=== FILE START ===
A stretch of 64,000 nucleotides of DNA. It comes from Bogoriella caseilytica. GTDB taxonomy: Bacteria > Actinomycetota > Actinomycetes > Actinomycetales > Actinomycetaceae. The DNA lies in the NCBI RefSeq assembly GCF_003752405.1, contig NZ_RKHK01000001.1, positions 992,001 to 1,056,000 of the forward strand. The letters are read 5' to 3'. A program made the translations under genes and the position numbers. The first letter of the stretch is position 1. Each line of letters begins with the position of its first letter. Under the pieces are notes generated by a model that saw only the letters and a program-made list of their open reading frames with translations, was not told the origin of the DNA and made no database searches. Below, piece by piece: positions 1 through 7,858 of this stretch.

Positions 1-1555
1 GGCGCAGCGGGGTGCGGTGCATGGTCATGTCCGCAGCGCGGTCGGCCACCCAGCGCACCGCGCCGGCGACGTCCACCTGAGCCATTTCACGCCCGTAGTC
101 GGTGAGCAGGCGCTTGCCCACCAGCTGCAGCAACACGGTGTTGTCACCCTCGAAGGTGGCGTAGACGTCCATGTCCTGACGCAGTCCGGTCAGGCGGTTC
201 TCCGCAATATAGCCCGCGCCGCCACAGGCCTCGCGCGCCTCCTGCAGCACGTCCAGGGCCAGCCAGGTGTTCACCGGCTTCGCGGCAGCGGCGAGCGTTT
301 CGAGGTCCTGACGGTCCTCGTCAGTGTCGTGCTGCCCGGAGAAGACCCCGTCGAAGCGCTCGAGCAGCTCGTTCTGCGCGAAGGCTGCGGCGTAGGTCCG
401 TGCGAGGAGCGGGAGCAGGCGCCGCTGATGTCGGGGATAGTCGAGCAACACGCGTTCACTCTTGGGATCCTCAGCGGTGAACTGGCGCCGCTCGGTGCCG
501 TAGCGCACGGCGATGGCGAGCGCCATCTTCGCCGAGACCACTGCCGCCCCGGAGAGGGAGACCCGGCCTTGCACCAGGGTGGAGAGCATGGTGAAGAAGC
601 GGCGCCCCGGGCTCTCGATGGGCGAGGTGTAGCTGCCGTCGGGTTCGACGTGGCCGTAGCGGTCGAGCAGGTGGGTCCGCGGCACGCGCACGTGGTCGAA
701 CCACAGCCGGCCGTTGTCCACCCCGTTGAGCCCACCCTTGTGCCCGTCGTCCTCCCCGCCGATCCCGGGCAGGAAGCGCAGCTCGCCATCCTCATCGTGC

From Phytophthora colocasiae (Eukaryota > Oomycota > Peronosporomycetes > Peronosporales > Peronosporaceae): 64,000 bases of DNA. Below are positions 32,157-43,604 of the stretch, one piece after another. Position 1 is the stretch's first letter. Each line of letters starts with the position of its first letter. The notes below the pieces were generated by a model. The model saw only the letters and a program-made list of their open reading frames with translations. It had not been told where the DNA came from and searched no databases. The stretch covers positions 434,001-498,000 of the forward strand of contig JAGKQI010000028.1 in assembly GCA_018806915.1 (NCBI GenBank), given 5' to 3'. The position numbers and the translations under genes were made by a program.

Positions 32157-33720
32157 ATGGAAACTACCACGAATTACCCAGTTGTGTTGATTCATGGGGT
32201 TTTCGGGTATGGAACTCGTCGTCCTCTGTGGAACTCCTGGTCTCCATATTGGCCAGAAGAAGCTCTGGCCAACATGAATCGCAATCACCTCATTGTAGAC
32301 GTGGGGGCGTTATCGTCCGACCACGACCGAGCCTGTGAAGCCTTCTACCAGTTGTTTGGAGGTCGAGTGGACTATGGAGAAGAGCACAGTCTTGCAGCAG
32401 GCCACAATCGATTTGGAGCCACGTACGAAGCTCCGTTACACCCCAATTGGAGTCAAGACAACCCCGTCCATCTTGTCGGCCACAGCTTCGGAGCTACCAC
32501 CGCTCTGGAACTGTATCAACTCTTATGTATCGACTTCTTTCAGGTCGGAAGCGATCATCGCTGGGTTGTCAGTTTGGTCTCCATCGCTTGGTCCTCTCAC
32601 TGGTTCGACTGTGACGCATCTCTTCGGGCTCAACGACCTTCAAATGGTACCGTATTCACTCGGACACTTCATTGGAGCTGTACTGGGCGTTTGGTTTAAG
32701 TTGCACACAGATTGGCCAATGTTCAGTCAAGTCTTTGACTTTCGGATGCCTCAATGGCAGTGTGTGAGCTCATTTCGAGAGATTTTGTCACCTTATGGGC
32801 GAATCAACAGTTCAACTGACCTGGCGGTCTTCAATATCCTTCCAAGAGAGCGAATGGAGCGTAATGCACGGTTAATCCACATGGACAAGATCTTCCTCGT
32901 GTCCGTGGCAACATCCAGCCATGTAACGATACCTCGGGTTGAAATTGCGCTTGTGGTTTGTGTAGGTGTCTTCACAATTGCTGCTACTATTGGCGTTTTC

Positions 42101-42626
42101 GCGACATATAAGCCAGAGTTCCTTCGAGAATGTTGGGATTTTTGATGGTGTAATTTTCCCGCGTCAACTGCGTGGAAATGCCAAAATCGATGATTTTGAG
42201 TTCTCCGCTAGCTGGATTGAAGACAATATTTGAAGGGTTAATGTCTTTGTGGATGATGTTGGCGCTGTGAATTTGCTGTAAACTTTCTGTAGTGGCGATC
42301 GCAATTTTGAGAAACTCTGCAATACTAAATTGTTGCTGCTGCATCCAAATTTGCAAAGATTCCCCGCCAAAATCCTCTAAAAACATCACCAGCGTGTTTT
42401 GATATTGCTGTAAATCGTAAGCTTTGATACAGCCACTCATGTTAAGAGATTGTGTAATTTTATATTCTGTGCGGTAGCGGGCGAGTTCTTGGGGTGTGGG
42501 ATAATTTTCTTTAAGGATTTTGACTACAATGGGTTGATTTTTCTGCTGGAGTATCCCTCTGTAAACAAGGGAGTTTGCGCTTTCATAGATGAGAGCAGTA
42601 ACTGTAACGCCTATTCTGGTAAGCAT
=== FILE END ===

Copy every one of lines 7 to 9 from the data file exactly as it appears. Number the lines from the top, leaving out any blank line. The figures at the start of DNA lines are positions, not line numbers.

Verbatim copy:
401 TGCGAGGAGCGGGAGCAGGCGCCGCTGATGTCGGGGATAGTCGAGCAACACGCGTTCACTCTTGGGATCCTCAGCGGTGAACTGGCGCCGCTCGGTGCCG
501 TAGCGCACGGCGATGGCGAGCGCCATCTTCGCCGAGACCACTGCCGCCCCGGAGAGGGAGACCCGGCCTTGCACCAGGGTGGAGAGCATGGTGAAGAAGC
601 GGCGCCCCGGGCTCTCGATGGGCGAGGTGTAGCTGCCGTCGGGTTCGACGTGGCCGTAGCGGTCGAGCAGGTGGGTCCGCGGCACGCGCACGTGGTCGAA